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December 4, 1997updated 03 Sep 2016 6:58pm


By CBR Staff Writer

The second part of a two-part article about life at the top.

Despite the many stories of college dropouts who went on to become high-tech whiz-kids – Gates never made it through Harvard and Ellison never graduated from the University of Illinois – a degree and, in many cases, some postgraduate study in engineering is the norm among IT CEOs. There are some exceptions. Ted Smith originally trained as an aeronautical engineer, but worked with electronics while in the US Air Force. When you work in a wind tunnel, it gives you big ideas, he jokes. The ‘cool’ image of the technology careers – often inspired by its sometimes flamboyant CEOs – plays another important role. On the West coast, every kid wants to be the head of a computer company [on graduation]. They want it like some kids want to be a pop star, says Ron Skates, CEO of Data General. But there are some serious doubts as to where the next generation of the technology elite is to come from. Recently released figures from the US Department of Education show that the number of undergraduates being awarded computer science degrees has plummeted by 41% in the last 10 years. Many of the ones that do study engineering and science now remain at college to do an MBA. That tendency was for many years applauded by high-tech CEOs as preparing graduates for the real cut-and-thrust of business. Now, a certain skepticism has crept in as executives start to realize that an MBA is no substitute for experience.

By Jessica Twentyman

According to David House of Bay Networks, An MBA teaches valuable skills, but you get these kids who all expect to be a CEO in two weeks. They don’t understand they have more, much more, to learn. Gibson believes there are other ways to gain knowledge outside of the university. I was the first person in my family to go to university, and I worked my way through, he says. I was a truck driver, a teamster – by the time I left, I had a helluva lot of real world experience. Some CEOs maintain links with universities – either their own alma maters, or a local university – from which they often source graduates. Some give some of their time. Ted Smith is on the board of the computer science department at the University of California’s Irvine campus, and assists in advising graduates about their career options. Others make financial donations. In January this year, PeopleSoft CEO Dave Duffield, who studied electrical engineering at Cornell University in New York State, made a gift of $20m toward the construction of laboratories and classrooms to train a new generation of scientists and engineers. You get to a point in life, says Duffield, where you wake up to the world and look outside your little box. I’ve made a ton, and you can’t take it all with you. Similarly, in 1996, Charles Wang, CEO of Computer Associates, pledged $20m to create an Asian-American cultural center at the State University of New York at Stony Brook, and Bill Gates donated $15m to Harvard University for computer science and engineering programs. Given that the job of CEO demands long working weeks, it is perhaps hardly surprising that many express an aversion to spending their free time with customers. I don’t play golf with customers and I don’t take them to dinner, says Eric Garen. It’s bullshit, and I just don’t believe in it. David House, by contrast, often dines with clients and prospects. I find most people very interesting, he explains, especially those who have risen to positions of power.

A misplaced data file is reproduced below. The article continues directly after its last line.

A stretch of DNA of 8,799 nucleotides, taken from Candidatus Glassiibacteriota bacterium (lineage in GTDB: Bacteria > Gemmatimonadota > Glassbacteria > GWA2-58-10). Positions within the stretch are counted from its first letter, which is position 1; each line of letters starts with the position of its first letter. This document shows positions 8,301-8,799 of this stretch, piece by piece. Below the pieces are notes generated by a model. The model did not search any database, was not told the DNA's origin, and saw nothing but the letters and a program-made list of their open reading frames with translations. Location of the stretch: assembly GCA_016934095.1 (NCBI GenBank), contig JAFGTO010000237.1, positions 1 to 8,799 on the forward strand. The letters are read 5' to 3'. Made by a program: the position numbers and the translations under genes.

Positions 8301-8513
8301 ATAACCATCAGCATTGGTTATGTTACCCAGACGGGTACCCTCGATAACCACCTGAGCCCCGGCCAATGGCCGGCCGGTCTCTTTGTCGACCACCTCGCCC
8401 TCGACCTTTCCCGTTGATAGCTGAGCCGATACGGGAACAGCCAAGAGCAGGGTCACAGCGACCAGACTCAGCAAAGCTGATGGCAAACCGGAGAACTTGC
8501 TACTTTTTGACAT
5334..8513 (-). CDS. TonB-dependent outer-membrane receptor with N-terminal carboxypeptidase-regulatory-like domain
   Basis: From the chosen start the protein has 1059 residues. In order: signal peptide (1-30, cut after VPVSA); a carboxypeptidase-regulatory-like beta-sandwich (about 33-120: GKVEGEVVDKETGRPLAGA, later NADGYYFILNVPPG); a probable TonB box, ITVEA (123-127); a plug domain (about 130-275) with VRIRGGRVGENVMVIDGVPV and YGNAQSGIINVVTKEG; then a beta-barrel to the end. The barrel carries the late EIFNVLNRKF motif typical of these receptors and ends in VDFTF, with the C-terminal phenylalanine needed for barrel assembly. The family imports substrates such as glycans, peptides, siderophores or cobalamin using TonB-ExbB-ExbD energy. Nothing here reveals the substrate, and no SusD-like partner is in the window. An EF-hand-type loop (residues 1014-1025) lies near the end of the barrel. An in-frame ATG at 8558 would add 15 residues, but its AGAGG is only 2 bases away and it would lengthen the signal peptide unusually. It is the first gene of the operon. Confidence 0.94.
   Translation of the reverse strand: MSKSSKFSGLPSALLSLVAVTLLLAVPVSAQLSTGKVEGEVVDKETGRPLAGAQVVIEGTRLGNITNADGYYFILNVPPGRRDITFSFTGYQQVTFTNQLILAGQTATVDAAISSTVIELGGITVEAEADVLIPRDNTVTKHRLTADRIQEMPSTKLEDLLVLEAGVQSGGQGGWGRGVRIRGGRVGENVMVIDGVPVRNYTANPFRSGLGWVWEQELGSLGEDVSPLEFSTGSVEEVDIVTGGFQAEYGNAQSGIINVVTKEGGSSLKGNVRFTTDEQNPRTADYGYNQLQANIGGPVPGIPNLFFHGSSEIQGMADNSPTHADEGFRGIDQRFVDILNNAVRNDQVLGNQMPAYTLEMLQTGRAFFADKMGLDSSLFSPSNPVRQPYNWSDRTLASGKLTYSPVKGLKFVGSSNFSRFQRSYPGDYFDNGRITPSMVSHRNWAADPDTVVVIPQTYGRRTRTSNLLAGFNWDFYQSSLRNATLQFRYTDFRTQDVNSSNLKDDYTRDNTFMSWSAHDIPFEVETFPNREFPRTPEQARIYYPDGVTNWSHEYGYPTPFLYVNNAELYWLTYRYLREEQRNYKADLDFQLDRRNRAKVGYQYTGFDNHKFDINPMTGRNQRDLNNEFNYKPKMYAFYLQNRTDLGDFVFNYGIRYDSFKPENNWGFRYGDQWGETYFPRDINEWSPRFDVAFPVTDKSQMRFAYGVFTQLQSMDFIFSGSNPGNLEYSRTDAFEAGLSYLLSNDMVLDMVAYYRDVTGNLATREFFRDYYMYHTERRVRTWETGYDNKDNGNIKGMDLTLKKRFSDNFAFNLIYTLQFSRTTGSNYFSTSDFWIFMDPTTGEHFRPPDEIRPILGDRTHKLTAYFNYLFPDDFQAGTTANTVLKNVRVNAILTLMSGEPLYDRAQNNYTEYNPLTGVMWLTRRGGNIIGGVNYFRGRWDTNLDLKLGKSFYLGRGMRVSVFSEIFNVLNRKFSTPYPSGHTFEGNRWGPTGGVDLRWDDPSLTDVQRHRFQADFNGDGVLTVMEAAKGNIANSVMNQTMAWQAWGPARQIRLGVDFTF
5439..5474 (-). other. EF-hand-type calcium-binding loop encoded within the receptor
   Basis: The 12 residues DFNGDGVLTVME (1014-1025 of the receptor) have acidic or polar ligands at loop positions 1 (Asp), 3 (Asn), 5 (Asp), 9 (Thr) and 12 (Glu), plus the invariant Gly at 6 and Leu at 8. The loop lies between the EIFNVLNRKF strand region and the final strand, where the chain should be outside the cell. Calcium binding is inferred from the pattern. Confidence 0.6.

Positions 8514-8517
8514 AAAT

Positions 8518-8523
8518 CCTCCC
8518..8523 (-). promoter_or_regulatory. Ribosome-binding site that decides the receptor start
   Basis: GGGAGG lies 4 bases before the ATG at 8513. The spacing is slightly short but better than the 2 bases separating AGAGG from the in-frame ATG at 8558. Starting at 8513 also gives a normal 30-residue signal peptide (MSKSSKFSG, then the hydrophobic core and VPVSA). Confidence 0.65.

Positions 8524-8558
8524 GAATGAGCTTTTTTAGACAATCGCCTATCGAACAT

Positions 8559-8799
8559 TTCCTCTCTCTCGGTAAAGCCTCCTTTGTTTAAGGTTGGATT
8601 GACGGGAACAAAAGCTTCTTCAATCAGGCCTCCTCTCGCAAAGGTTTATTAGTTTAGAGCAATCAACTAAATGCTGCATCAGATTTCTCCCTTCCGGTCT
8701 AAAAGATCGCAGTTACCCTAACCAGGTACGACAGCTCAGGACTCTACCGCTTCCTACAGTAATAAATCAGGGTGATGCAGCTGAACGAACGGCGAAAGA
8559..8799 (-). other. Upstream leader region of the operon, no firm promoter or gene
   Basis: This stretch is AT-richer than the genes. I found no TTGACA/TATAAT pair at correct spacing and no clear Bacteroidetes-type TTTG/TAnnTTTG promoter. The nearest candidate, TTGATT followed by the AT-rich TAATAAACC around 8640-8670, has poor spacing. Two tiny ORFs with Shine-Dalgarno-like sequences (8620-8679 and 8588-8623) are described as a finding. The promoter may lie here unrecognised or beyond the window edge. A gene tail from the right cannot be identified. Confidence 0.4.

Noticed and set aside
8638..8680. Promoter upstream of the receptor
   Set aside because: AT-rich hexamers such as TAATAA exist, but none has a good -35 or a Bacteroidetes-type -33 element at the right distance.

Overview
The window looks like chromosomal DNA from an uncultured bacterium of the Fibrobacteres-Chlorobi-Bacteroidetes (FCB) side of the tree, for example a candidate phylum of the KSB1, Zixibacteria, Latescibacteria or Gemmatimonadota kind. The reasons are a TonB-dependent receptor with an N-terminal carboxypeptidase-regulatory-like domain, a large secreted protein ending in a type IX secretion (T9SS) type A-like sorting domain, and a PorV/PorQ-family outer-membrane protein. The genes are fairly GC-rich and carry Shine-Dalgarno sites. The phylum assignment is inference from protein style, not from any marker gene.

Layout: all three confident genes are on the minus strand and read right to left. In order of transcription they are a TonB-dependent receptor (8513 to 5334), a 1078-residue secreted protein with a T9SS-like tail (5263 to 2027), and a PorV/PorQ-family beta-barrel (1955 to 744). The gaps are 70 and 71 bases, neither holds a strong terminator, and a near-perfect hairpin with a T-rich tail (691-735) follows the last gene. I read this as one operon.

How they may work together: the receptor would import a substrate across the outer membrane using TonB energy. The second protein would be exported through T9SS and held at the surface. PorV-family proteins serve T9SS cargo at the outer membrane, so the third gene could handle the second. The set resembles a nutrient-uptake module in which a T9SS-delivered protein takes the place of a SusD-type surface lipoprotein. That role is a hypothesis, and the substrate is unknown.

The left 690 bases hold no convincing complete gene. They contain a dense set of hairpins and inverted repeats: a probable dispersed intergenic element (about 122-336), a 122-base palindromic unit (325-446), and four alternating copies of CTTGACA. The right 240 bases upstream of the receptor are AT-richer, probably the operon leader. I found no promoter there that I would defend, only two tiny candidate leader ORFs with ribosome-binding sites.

Socializing with industry peers

There are also mixed views on the value of socializing with industry peers. Although countless opportunities are laid on by industry organizations, there is a reluctance to spend valuable free time discussing work issues. 90% of it is hot air, says Bill Gibson. The company takes up too much time, and I prefer to spend the rest with my wife and family – they’re more rewarding, says Gordon of Apertus. Most CEOs insist on keeping their weekends free, and on taking at least 20 days vacation a year. These vacations are the time when they can really enjoy their compensation packages. They speak of skiing in Telluride and Steamboat Springs, and beach holidays in the luxury resorts of Hawaii and Mexico. But the strain of the CEO lifestyle can take its toll on family life. When I was at Aldus, recalls Jeremy Jaech of Visio, there was nothing else going on in my life apart from my job. As a direct result, he and his wife separated, pushing him into a careful reconsideration of his priorities. Jaech and his wife reconciled, (Thank God, he says), but the sour experience has fundamentally changed his approach to work and his company employees. I tell them they have to have a life if they want to work for Visio, he jokes. In his book, Accidental Empires, Robert X Cringley describes Silicon Valley as a place where job satisfaction is measured in dollars, and an opulent retirement by age 40 is the goal. That must have been written before any of the main characters reached 40. The 40-plus generation of CEOs have not exactly let go. Dusa came out of retirement after three years to accept the CEO position at Digi. Ted Smith seems determined to keep battling on. Jaech points to Scott Oki, 49, ex-Microsoft, who now sits on the board at Visio: There’s a man who’s figured out how to retire, but he’s as busy as he’s ever been. But despite the expensive distractions that their professional lives afford them, work is hard to escape. The weekend is a great time to think about the business, away from the day-to-day routine, says Smith of Filenet. I may be physically away, but emotionally, I’m always there.

This article first appeared in Computer Business Review.

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